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Three Charged in Hacking Scheme That Stole a Billion Email Addresses

At least eight email service providers in the U.S. were hacked and more than a billion email addresses stolen.

Two Vietnamese citizens and one Canadian have been charged in a series of data breaches in which hackers infiltrated at least eight email service providers in the U.S. and stole more than a billion email addresses, the U.S. Justice Department announced Friday. The hackers then used the data to send email spam to tens of millions of recipients, making millions of dollars in the process, federal prosecutors said. Together, the breaches add up to one of the largest in U.S. history, and were the subject of a congressional inquiry in June 2011, according to the Justice Department.

Giang Hoang Vu, 25, was arrested by Dutch law enforcement in Deventer, Netherlands, in 2012 and extradited to the United States. He pleaded guilty last month to conspiracy to commit computer fraud and faces sentencing on April 21, according to the Justice Department. Viet Quoc Nguyen, 28, also a citizen of Vietnam who was living in the Netherlands, remains at large. David-Manuel Santos Da Silva, 33, of Montreal, was indicted by a federal grand jury this week for conspiracy to commit money laundering. Authorities say he helped Nguyen and Vu to generate revenue from the spam and launder the proceeds.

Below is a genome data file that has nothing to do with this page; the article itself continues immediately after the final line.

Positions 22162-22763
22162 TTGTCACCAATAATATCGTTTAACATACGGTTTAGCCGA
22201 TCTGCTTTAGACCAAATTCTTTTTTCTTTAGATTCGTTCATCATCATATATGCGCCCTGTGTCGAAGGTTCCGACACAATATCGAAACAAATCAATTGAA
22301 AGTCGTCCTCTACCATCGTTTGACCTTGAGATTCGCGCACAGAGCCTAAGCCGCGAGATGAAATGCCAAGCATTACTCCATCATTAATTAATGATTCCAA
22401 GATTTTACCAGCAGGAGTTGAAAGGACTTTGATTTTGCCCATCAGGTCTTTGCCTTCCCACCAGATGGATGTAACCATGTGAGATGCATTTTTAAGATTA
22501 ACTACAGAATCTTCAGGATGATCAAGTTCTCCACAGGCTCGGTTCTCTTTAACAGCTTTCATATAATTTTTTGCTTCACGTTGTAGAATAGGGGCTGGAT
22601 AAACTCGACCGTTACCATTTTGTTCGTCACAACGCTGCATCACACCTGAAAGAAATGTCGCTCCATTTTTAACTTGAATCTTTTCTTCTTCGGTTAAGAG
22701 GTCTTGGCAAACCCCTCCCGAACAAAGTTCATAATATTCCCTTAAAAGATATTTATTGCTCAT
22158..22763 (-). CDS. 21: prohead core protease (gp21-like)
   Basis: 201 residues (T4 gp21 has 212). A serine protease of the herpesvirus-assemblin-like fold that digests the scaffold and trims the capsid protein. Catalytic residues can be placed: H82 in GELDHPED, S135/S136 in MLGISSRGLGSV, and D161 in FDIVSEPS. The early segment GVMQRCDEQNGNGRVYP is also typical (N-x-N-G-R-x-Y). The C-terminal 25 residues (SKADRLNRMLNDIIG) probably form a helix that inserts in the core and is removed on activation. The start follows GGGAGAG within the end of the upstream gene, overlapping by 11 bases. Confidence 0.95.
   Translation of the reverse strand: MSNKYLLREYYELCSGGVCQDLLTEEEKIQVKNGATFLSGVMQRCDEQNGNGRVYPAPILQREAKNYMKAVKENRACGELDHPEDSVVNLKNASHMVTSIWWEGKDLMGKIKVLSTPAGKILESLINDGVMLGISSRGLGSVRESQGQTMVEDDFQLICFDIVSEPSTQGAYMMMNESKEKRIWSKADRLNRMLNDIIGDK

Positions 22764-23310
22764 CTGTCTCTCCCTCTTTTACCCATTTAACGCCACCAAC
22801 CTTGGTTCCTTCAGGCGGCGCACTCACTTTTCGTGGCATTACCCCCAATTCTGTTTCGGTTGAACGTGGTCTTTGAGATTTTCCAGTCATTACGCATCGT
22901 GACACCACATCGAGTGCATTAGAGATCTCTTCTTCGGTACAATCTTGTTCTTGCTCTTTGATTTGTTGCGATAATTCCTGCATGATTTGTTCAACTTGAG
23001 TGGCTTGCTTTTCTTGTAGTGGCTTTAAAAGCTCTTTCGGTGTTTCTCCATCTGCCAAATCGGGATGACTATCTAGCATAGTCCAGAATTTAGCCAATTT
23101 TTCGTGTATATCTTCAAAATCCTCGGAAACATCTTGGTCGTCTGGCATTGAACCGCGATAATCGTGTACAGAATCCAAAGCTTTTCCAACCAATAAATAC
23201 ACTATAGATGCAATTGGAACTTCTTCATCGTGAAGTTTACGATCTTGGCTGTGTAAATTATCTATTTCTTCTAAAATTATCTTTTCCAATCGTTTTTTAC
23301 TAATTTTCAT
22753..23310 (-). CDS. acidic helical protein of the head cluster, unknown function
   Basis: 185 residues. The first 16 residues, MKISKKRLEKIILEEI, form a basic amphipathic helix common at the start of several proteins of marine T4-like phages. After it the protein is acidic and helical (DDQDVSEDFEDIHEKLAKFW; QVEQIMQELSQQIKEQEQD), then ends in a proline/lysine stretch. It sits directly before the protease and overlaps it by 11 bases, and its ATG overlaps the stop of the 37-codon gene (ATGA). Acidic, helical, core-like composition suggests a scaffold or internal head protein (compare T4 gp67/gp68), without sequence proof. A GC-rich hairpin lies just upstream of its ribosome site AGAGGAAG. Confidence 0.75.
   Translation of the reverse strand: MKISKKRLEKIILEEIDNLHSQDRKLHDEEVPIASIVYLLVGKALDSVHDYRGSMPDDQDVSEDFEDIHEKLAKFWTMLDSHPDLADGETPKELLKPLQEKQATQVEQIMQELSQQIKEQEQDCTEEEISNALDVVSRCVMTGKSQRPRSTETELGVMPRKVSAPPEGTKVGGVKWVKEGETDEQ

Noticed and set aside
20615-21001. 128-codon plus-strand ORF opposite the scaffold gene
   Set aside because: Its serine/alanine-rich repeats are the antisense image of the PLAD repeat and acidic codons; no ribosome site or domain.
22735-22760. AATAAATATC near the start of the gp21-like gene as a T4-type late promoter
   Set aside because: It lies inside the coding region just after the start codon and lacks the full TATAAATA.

"This case reflects the cutting-edge problems posed by today’s cybercrime cases, where the hackers didn’t target just a single company; they infiltrated most of the country’s email distribution firms," Acting U.S. Attorney John A. Horn said in a statement. "And the scope of the intrusion is unnerving, in that the hackers didn't stop after stealing the companies' proprietary data — they then hijacked the companies' own distribution platforms to send out bulk emails and reaped the profits from email traffic directed to specific websites."


— James Eng